• SMIL ( Synchronized Multimedia Integration Language)
          • MAGpie (Media Access Generator)
    • Broadcast/Electronic News Room (ENR) captioning
  • 14. Caption Template Generation Systems
    • Audio and video analysis to identify caption end-points
      • Empty time-coded captions
        • Caption time-codes identified by audio-breaks
          • Acoustic segmentation techniques
  • 15. Progress
    • A technology is a real progress when it is available to anyone.
  • 16.
  • 17.
    • Web-based, point-and-shoot-camera technology
      • Great potential
        • A video testimonial transcribed, translated into English and posted on the web in less than 20 minutes
          • Time-coding of subtitles with a few keyboard commands
  • 18. Space, the final frontier
    • Voxonic proprietary software to replicate a specific voice in any language
      • Ten minute sample
        • The voice is broken into phonemes
          • A second speaker mimics the first speaker’s vocal patterns
            • The two voices are then aligned
  • 19. Low-cost Speech Recognition
    • Medical Dictation and Transcription
      • StructuRad StudyManager
        • HL7* interfaces
          • “ All-in-one” technology
            • Speech recognition-assisted transcription
            • Dictation playback
            • Macro-enriched reporting
    * Health Level Seven, Inc., an all-volunteer, not-for-profit organization involved in development of international healthcare standards
  • 20. Tower of Babel
    • Created at Carnegie Mellon University, Pittsburgh
      • Detailed in New Scientist
        • Users can silently mouth a word in their own language for it to be translated and read out in another
          • Electrodes attached to the neck and face detect movements
            • A computer works out the sounds and builds them up into words
            • Like watching a television program that has been dubbed
        • Two prototypes
          • Chinese into English
          • English into Spanish/German
  • 21. Automation of (On-line) Closed Captioning
    • Small and well-defined domains (news, sports and politics)
      • Contents with limited lead-time
        • Segmentation of soundtrack for speech location
        • Text organized into individual captions for display and reading rate adjustment
        • Analysis of video image for caption synchronization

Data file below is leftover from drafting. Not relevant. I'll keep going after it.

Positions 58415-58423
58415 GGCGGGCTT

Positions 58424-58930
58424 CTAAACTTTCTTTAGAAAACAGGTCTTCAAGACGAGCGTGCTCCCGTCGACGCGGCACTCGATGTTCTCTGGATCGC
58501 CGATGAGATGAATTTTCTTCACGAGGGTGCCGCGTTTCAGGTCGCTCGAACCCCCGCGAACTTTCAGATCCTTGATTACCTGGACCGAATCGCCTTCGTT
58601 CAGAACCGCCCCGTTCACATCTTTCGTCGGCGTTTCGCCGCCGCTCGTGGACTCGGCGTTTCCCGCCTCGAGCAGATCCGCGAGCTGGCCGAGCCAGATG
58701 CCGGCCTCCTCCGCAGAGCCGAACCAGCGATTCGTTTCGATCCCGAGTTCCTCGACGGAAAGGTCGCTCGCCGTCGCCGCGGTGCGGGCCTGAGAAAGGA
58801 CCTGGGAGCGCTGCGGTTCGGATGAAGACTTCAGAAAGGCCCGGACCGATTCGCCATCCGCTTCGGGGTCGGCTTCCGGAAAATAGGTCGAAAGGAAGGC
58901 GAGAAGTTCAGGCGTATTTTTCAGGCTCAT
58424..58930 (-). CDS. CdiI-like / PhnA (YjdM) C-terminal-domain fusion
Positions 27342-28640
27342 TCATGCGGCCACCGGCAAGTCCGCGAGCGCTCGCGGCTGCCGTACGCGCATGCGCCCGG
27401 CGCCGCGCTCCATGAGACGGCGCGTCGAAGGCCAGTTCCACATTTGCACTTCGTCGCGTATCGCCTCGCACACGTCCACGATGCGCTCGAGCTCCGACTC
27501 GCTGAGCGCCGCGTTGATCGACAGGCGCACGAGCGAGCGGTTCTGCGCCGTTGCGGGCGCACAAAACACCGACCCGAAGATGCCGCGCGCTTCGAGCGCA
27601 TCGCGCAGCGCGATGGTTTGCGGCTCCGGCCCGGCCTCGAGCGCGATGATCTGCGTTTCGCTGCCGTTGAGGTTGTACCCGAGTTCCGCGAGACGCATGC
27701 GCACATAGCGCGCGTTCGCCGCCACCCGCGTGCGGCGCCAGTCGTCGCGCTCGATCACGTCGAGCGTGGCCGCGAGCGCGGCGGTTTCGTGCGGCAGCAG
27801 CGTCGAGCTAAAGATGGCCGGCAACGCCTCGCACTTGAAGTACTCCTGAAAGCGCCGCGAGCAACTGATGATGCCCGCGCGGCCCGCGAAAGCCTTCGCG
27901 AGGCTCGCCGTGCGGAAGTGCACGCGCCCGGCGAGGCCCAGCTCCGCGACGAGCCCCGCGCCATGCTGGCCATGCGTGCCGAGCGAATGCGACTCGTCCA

• 22. Automatic Subtitle Generation
    • Integration of speech and language technologies
      • ASR for the transcription of audio streams into text
      • Subtitling production from audio transcriptions
      • Machine translation and translation memory
  • 23. Corpora Support
    • Large vocabulary continuous speech recognition (LVCSR)
      • Automatic speech recognition in off-line closed-captioning
        • At least a one-million-word text corpus
          • Segmented and transcribed speech utterances for each typical genre
            • Acoustic complexity requires acoustic models
            • Noise-tolerance
          • Very concentrated core set of frequently used words
  • 24. Subtitle Workflow
    • Automatic addition to task list of events requiring subtitling
    • Tracking each and every subtitling task
      • Live and pre-prepared subtitle events
        • Allocation to subtitlers and dates assignment
          • Status of all tasks
          • Feature set to each user
    • Subtitle file asset management
      • In a database
        • File re-use and subtitle search
  • 25. Re-speaking for Real-time Subtitling
    • Steadily increasing demand
      • Especially for the hard of hearing
        • Voice recognition for live subtitling
          • Far from 100% efficiency
            • Performance can degrade markedly as the complexity of acoustic data increases
            • A “re-speaker” is necessary to process information
          • Major events and news reports
            • A new niche for specialized interpreters
  • 26. Training of Interpreters
    • Still focusing on language acquisition
      • Proficiency
      • Terminology
    • Communication abilities
      • Clear speaking
      • Audible speaking
      • Speaking with a minimum of hesitation
  • 27. Conclusions
    • Hearing-impaired supporting technologies can help
      • A systematic solution to the multiple constraints of multimedia localization
        • Multidimensional approach
  • 28. Re-speak This! Ka mate, Ka mate! Ka ora, Ka ora! Ka mate, Ka mate! Ka ora, Ka ora! Tenei te tangata puhuruhuru Nana i tiki mai whakawhiti te ra! A hupane, kaupane A hupane, kaupane whiti te ra!